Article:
Freshness date

I was standing in front of the refrigerator holding a jar of salsa that I am sure, had been purchased sometime during the Eisenhower administration.

(Ok, so they didn't have salsa back then.)

Keeping the fridge clean and up to date is I admit, not a strong suit of mine. I have hotdogs in the freezer that were purchased two years ago, and condiments? Don't even get me started! This concept of when is the time to let go should be easy when it comes to food: just check the expiration date, right?

Intangible concepts, such as emotional issues are more complex.  I had posted previously about a butterfly release ceremony  I attended a year ago this month.  I had asked an older woman at that ceremony who had lost her husband three years prior, if it gets easier and her gut reaction was "no."  It shocked me at the time but now I understand.

There is no black and white freshness date to let you know when things will be better after a loss.  I am a year and 4 months in and still have many days when it feels dewy fresh and raw.  However, I'm thankful for other days I find moments of joy and blessed distraction.

On a recent business trip to Miami, I was traveling back to our hotel with some colleagues after consuming a gorgeous gourmet meal and many glasses of wine.  During the ride one of my colleagues, a nice woman in her 40's who has been married for 20 years, took it upon herself to lecture me about being alone.

"Martha, you're young, you'll meet someone else.  It's time for you to try," she urged me, in what I had wished was a stage whisper, since everyone, including our silent and courteous driver Julio, could hear her loud and clear.

I tried to get her to stop, but alcohol and an all-knowing attitude would not be squelched. I find it offensive that anyone would tell me that my time of mourning should be over.  It may never be over.  Or it may be better tomorrow.  I may never want to engage with another partner at this stage and am totally fine with that.  Shouldn't everyone else be then too?

The lesson here is don't stamp people's feelings and actions with your own freshness date.  If you know someone struggling emotionally whatever it is, let them evolve on their own schedule.  Offer help, but give them space to adjust, grieve, make decisions about what to do next – and when.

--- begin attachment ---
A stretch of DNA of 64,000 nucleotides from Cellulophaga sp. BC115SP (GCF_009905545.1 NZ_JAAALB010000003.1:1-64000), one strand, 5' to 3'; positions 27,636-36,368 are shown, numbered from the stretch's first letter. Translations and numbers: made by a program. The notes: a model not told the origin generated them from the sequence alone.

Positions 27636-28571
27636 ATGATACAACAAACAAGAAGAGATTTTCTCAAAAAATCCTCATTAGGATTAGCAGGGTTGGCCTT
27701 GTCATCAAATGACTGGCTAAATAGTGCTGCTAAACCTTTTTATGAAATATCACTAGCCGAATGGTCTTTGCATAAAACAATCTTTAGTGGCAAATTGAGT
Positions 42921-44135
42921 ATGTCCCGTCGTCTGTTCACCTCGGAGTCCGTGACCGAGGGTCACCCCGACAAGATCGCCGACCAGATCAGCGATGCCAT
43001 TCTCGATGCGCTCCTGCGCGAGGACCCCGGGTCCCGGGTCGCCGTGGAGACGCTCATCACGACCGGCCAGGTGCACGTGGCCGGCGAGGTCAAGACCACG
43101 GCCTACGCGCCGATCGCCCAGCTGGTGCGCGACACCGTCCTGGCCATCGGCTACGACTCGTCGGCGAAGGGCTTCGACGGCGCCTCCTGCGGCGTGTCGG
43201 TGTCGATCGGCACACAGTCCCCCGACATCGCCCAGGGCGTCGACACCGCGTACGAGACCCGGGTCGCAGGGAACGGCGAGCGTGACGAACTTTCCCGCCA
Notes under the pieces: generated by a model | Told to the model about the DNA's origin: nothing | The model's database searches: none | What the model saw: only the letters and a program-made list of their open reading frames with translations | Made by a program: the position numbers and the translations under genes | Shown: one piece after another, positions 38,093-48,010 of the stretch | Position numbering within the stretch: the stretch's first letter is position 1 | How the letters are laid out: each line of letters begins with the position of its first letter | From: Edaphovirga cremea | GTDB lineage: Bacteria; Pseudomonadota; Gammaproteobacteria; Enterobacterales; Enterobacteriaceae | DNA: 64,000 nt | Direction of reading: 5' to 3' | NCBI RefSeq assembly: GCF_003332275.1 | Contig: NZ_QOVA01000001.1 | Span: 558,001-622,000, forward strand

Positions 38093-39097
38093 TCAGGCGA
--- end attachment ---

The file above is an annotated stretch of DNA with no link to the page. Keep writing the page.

"Eh…" I placed the salsa back on the refrigerator shelf and closed the door.

The old and flu season

My friend Laura, certainly the most fit person I know, made a seemingly innocuous admission recently that has stuck with me.

While on vacation in Maine with her husband, they were out enjoying some cross country skiing. Out for a couple of hours, he turned to her and asked if she wanted to continue on the set of trails they’d yet to explore.

“I said no, I’m good.”

It doesn’t sound like much, calling it a day, but Laura is an animal. I mean, this woman went running through thigh-high snow some years back right after minor leg surgery!

Now, maybe she was just bored by the steady swoosh of the dogged ski trail, or maybe she is at an age and stage where having to push through the limits is no longer such an attractive option.

I find myself using that phrase “age and stage” a lot lately, now that I am closer to the north side of 60.

A recent two-week bout with the flu not only left me weak, but weirdly took away my senses of taste and smell. What fresh hell is this? I thought to myself. Then, due to my illness-induced inactivity, I messed up my shoulder in Ashtanga yoga class.

Ok, enough is enough. I get that millions are impacted by the flu. But am I at that crossroads where all signs say, “Proceed with caution – you’re past the double nickel and all minor ailments will last longer, carrying forward a piquant aftertaste that lasts well beyond the last bitter sip.” (Yeah – too long for a sign, I know!)